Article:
Nintendo went all out to showcase Animal Crossing New Horizons here at PAX East, dedicating the entirety of their booth to the upcoming title. With each station configured for four-player co-op (one Nintendo representative and three PAX attendees), the booth will see a lot of traffic over the next few days. My demo was approximately twenty minutes with the Nintendo representative taking point as the Leader and us as the Followers for the first few minutes, before we then rotated and took turns as the Leader.
When playing as a Follower, you are very limited by controls. You can rotate through your equipped tools but this can be a slow and clunky process. Multiple times throughout my time as a Follower, we would stumble across a bug that I would try to catch or a shiny spot in the ground but somebody else was inevitably able to get to their net or shovel before I could and claim the spoils for themselves. On the flipside, because the multiplayer is a shared-screen experience, the team could be strategic with their resource management to free-up as much collecting space as possible. In our demo, only one member of our party had a ladder. As a Follower, she used the ladder to scale a cliff that was inaccessible to the rest of us. Then, with a wave of the controller, the Leader gave up control and she was able to take charge. As she ran away from the rest of the party, we all respawned into existence beside her and were able to set to work chopping at trees and digging our holes in the new area of the island.
When I was made the Leader, the team was exploring the Museum, which Nintendo had delightfully pre-populated with a number of fossils, bugs, etc. Had we been exploring our own collection, this certainly would have been a bit more rewarding but being given control in a room filled with half-finished dinosaur fossils that I had not procured just meant I had to walk back through a couple of large rooms to get back out to exploring what else our island had to offer: an incredibly nonessential gripe in the larger context of the game, but one I felt in the moment nonetheless.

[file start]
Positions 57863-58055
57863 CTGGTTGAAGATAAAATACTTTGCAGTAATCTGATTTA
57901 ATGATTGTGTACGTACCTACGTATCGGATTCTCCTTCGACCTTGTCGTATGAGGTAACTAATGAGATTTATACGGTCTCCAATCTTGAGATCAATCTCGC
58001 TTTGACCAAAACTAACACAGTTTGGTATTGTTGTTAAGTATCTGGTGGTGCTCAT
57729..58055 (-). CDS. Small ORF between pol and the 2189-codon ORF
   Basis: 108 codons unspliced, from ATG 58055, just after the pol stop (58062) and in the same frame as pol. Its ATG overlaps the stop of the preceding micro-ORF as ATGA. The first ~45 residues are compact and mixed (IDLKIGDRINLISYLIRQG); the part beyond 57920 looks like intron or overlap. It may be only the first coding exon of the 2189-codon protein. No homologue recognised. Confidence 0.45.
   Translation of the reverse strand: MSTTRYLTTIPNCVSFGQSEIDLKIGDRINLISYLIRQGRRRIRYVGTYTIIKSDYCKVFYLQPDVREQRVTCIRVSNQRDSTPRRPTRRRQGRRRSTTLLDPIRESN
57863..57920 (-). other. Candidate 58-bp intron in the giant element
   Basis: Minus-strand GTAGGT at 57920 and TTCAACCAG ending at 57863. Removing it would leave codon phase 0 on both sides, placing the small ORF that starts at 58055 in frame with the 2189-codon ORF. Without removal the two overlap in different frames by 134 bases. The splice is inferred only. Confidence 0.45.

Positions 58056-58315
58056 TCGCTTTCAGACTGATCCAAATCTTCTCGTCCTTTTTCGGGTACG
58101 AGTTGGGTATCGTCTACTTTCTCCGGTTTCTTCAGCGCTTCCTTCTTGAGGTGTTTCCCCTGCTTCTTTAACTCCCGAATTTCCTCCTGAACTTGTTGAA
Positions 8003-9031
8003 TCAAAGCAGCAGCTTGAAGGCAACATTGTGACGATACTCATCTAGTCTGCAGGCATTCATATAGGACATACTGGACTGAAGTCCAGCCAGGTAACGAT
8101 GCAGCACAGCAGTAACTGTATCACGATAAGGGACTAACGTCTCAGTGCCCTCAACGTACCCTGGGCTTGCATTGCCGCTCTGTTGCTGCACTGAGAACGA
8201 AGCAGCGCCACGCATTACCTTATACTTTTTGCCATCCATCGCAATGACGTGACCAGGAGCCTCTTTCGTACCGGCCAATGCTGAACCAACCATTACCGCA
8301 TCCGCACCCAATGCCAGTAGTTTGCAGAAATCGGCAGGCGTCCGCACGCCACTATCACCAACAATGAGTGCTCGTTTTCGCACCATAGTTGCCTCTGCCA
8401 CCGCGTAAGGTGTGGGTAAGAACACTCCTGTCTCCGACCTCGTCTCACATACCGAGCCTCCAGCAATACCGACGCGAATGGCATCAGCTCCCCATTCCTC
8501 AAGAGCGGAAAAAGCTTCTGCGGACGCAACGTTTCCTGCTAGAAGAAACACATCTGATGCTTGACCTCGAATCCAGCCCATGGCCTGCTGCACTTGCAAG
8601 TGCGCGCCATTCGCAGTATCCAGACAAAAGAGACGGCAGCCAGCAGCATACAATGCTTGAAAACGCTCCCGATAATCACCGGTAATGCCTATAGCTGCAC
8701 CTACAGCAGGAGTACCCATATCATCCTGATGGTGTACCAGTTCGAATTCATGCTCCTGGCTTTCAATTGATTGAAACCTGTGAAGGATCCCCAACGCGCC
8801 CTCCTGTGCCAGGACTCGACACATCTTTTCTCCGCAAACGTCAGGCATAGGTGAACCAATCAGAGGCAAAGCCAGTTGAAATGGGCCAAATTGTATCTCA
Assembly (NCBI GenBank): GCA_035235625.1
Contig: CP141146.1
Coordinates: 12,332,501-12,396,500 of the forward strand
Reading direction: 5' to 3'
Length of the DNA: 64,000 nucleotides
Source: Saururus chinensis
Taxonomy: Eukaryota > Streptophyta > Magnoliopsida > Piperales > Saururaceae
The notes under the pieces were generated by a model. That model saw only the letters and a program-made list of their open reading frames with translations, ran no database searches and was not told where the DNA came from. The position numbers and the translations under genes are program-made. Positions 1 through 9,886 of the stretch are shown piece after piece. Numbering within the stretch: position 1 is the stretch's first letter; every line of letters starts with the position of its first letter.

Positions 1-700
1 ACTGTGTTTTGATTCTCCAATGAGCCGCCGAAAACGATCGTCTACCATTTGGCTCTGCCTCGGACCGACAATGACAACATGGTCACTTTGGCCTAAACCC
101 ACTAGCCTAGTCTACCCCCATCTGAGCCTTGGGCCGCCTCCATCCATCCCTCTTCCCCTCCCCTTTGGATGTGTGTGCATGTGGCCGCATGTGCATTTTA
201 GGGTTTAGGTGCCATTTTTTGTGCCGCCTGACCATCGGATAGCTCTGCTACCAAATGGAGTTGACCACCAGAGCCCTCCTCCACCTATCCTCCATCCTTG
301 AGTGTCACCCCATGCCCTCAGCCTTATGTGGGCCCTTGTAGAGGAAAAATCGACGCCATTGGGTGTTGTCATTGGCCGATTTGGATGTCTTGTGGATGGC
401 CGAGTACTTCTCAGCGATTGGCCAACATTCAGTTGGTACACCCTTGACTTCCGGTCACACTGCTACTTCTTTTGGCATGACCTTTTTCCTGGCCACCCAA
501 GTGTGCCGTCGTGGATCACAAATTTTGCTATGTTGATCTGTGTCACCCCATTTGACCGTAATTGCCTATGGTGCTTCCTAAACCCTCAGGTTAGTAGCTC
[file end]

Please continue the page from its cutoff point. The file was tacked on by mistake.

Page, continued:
Once outside, I hopped into the phone to look at a couple of the Apps, including the new Nook Miles app that rewards you for a variety of achievements like distance walked on the island or number of fish caught. As previously announced, completing these achievements will award you with a currency that can be used to purchase items or in-game activities like the excursions to mystery tours.
I stumbled upon Kicks and bought myself a nice little pair of garish green pointy elf shoes. Then we headed up to Resident Services to look into the new crafting mechanic. It appeared pretty straightforward with the recipe cards showing the necessary components but we didn’t have enough to make anything individually. The representative pointed out that if we collectively had the right mix of ingredients we could go outside and take turns dropping items for one person to pick up but we were pretty sure we still wouldn’t have what we needed and moved on.
This was also the home of Tom Nook, the recycling bin where people would be able to pick up the items they collected as Followers, and Isabelle, who was agonizingly shy and kept her back to us the whole demo.
We wrapped up our demo diving into somebody’s house (the starter tents had already all been upgraded). Whoever designed the single-room unit had a dedicated bathroom corner with a shower and sink and was a fan of race car beds.
The whole experience looked beautiful and charming, even if it reinforced that I likely won’t be playing this much as a multiplayer experience. Following the demo, we were shuffled into a full-sized snippet of the island that Nintendo constructed on the show floor. It would later be populated with characters like Tom Nook, Isabelle, and K.K. Slider but they hadn’t arrived on the island yet so I just got a couple photos of myself in front of the house and tent. Nintendo is all in on Animal Crossing right now and I think the series’ audience is going to be very happy with the end product.